Ian: I have no shortage of ideas, but I spend a few weeks deciding which one is the strongest before starting. Then I write a very very rough outline - maybe a scribbled page of A4. After that I write the first draft in Scrivener. Six days a week is 12-15,000 words for me. In six to eight weeks I have a draft. If I’m self-publishing, I give it a few days (can’t afford the six weeks Stephen King recommends) then trim and polish. I use an app called ProWritingAid to help me identify weak spots, over-used words etc. Then I have one or two outside editors go through it, including Mrs S. I’ll brief my cover designer at this point. Two or three beta readers get it next, but only to identify any plot holes or problems that might have been missed. Then I format it in Vellum, finalise the cover, write the blurb, upload it and email my mailing list. Three-six drafts in all.

Getting a good review from someone you’ve never met is a wonderful thing

You’re part of the growing wave of independent authors. Could you get your crystal ball out and give us some predictions for how publishing will change in the coming years?

Ian: People who make predictions in print are asking to look like an idiot pretty quickly. Having said that…I think we’ll see more hybrid authors over the next few years, with one foot in self-publishing and another in trad. I also think we’ll see an influx of small, agile e-publishers offering distribution and marketing to indy authors, and able to keep up with the pace at which we can work. I want to write three books a year, and that’s sluggish by many authors’ standards. I also hope we’ll see TV and movie production companies developing projects based on indy books.

Even in ‘The Picture On The Fridge’ – a tense, dark thriller – sparks of humour poke through, as if you just can’t help yourself. Could you talk a little about humour in writing (and life)?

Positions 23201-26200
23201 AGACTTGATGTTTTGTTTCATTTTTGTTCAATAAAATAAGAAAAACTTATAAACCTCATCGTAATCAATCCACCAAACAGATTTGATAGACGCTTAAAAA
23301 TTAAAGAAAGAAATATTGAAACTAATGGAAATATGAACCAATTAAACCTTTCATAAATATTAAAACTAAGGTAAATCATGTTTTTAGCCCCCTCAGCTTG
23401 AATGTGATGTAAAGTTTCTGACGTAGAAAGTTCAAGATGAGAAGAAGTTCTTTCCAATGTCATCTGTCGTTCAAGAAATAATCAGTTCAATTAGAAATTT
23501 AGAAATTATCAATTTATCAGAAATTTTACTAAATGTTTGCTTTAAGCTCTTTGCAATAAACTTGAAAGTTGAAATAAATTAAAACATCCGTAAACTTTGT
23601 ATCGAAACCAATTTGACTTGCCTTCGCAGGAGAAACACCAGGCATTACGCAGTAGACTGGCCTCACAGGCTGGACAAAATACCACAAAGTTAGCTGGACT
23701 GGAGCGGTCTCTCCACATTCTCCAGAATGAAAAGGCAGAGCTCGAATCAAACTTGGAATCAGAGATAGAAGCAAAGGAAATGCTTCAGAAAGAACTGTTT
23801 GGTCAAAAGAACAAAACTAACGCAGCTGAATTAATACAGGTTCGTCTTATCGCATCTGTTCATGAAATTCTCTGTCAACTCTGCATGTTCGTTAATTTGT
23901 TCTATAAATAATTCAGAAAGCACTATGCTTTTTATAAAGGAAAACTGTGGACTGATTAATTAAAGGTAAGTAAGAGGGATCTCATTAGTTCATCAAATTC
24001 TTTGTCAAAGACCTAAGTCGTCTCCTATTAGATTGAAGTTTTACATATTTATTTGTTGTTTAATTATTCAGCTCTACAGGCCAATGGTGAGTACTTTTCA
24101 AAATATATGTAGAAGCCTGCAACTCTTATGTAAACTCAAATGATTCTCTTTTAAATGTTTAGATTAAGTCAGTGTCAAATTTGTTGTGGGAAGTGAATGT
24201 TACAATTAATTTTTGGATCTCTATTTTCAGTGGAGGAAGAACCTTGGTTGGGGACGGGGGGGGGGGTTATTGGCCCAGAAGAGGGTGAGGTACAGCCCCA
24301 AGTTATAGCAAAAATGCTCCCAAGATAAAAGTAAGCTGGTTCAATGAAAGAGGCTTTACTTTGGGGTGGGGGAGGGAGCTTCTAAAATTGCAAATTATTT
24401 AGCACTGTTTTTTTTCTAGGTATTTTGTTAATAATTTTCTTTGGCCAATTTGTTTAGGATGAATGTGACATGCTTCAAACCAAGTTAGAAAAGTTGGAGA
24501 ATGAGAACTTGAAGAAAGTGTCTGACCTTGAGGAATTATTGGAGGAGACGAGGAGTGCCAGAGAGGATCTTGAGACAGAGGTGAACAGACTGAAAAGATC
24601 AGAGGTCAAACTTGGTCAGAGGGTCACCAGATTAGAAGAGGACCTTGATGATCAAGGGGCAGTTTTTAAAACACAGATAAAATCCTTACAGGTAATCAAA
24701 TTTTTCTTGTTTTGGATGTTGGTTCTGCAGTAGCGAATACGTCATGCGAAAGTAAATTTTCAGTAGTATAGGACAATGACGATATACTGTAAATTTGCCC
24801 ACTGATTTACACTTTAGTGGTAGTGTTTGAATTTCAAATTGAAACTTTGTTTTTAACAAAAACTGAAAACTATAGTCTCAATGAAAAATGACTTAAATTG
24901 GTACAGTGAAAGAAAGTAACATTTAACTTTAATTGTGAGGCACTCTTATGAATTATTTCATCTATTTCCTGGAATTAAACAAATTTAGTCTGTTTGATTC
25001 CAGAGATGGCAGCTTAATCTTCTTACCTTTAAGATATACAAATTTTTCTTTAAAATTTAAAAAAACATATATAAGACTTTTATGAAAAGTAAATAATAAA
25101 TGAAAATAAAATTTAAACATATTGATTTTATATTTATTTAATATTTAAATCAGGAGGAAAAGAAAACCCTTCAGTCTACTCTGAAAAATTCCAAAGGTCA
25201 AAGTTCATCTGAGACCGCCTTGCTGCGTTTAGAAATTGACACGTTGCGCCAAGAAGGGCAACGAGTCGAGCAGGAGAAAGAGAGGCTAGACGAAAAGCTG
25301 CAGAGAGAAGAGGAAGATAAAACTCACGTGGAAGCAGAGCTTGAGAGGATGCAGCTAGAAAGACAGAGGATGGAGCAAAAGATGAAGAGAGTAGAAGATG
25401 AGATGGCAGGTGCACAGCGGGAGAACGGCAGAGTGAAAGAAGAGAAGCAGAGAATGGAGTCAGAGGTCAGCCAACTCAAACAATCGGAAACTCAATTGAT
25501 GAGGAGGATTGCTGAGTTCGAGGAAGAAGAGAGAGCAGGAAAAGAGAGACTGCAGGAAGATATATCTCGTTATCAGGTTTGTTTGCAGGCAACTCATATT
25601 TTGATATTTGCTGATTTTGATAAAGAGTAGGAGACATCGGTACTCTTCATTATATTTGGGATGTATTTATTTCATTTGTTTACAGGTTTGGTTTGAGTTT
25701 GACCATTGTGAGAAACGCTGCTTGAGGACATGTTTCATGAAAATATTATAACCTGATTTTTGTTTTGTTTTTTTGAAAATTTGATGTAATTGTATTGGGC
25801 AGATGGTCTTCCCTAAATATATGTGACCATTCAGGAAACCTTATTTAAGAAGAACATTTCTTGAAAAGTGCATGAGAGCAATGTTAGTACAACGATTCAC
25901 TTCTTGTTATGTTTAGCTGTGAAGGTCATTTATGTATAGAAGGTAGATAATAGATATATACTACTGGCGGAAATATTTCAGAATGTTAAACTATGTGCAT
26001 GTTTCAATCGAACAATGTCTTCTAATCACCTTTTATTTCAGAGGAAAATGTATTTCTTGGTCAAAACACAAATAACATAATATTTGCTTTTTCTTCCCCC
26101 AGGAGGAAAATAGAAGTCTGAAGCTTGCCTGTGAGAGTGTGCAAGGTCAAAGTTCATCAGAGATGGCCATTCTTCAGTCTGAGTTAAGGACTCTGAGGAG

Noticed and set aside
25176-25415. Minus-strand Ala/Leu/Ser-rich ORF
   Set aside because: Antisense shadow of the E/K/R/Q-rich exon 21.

Ian: It’s true, I can’t help myself. I believe humour belongs in even the darkest situations. Life is unfair, dangerous, and scary, so I prefer to point a finger at it and blow raspberries rather than cower in a corner. Humour is one of the finest ways in which we assert our humanity, especially when we laugh at ourselves. And the British have such a rich store of swearwords. How can anyone get through life without being able to occasionally say—with great passion—bollocks?

Questions about The Picture On The Fridge

Always tricky with a thriller, but could you give us a brief teaser (without giving the game away)?

Ian: Why is an eleven-year-old girl in London drawing detailed pictures of murder scenes in America…before the crimes are committed?

Your main character, Mags, is a troubled woman. How much of a stretch was it to write from a woman’s perspective?

Ian: I’m not sure there should be a difference. I’m me, no-one else: every character is a piece of fiction. As a reader, and a writer, I’m interested in character. What makes someone think, and act, a certain way? How might someone behave under extreme pressure? I don’t think too hard about their gender. Mags happened to be a woman. Conversely, when I read classics to my youngest daughter, she always asks, “where are the strong female charcters?” I don’t want her asking that question when she reads my books. My next two novels will have female protagonists. I also have written, and will write, characters of colour, gay characters, trans characters, non-binary characters. How can a story feel real if certain groups are excluded?

The Picture On The Fridge feels readily adaptable to the screen. Did you ‘see’ it as a movie when you were writing?

Ian: Absolutely, I write visually, in scenes. I’m a sucker for a great movie.


Some of Ian's other books:



Posted in: crime-thrillers-mystery science-fiction-fantasy